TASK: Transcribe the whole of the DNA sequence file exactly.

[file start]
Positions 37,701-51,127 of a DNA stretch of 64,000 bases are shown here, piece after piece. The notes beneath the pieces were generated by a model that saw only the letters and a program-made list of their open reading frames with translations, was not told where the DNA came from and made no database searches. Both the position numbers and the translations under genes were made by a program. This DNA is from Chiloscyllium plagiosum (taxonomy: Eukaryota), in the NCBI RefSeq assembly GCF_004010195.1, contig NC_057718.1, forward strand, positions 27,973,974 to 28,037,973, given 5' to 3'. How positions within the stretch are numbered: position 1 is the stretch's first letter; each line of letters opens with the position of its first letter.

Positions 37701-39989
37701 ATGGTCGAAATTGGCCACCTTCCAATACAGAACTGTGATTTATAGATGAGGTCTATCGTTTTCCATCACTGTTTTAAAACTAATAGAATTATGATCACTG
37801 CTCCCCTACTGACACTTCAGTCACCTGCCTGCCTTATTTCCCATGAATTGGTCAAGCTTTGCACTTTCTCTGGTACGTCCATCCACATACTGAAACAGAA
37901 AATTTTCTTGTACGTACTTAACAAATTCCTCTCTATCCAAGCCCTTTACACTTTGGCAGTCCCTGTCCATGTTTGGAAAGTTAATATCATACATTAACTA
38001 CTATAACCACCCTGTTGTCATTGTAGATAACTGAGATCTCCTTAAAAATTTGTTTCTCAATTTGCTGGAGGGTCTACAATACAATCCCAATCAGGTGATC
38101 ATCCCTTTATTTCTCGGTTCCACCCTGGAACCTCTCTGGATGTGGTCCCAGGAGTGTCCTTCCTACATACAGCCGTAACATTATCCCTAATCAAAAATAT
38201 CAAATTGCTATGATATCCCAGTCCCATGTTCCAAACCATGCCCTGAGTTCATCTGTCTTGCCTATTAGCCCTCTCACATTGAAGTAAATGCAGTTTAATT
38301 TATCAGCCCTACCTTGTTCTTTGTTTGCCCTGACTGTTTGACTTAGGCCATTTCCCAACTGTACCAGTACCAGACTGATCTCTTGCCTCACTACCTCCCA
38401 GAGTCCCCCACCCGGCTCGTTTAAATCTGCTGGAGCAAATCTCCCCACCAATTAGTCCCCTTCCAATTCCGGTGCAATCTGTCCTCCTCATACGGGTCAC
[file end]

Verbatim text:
Positions 37,701-51,127 of a DNA stretch of 64,000 bases are shown here, piece after piece. The notes beneath the pieces were generated by a model that saw only the letters and a program-made list of their open reading frames with translations, was not told where the DNA came from and made no database searches. Both the position numbers and the translations under genes were made by a program. This DNA is from Chiloscyllium plagiosum (taxonomy: Eukaryota), in the NCBI RefSeq assembly GCF_004010195.1, contig NC_057718.1, forward strand, positions 27,973,974 to 28,037,973, given 5' to 3'. How positions within the stretch are numbered: position 1 is the stretch's first letter; each line of letters opens with the position of its first letter.

Positions 37701-39989
37701 ATGGTCGAAATTGGCCACCTTCCAATACAGAACTGTGATTTATAGATGAGGTCTATCGTTTTCCATCACTGTTTTAAAACTAATAGAATTATGATCACTG
37801 CTCCCCTACTGACACTTCAGTCACCTGCCTGCCTTATTTCCCATGAATTGGTCAAGCTTTGCACTTTCTCTGGTACGTCCATCCACATACTGAAACAGAA
37901 AATTTTCTTGTACGTACTTAACAAATTCCTCTCTATCCAAGCCCTTTACACTTTGGCAGTCCCTGTCCATGTTTGGAAAGTTAATATCATACATTAACTA
38001 CTATAACCACCCTGTTGTCATTGTAGATAACTGAGATCTCCTTAAAAATTTGTTTCTCAATTTGCTGGAGGGTCTACAATACAATCCCAATCAGGTGATC
38101 ATCCCTTTATTTCTCGGTTCCACCCTGGAACCTCTCTGGATGTGGTCCCAGGAGTGTCCTTCCTACATACAGCCGTAACATTATCCCTAATCAAAAATAT
38201 CAAATTGCTATGATATCCCAGTCCCATGTTCCAAACCATGCCCTGAGTTCATCTGTCTTGCCTATTAGCCCTCTCACATTGAAGTAAATGCAGTTTAATT
38301 TATCAGCCCTACCTTGTTCTTTGTTTGCCCTGACTGTTTGACTTAGGCCATTTCCCAACTGTACCAGTACCAGACTGATCTCTTGCCTCACTACCTCCCA
38401 GAGTCCCCCACCCGGCTCGTTTAAATCTGCTGGAGCAAATCTCCCCACCAATTAGTCCCCTTCCAATTCCGGTGCAATCTGTCCTCCTCATACGGGTCAC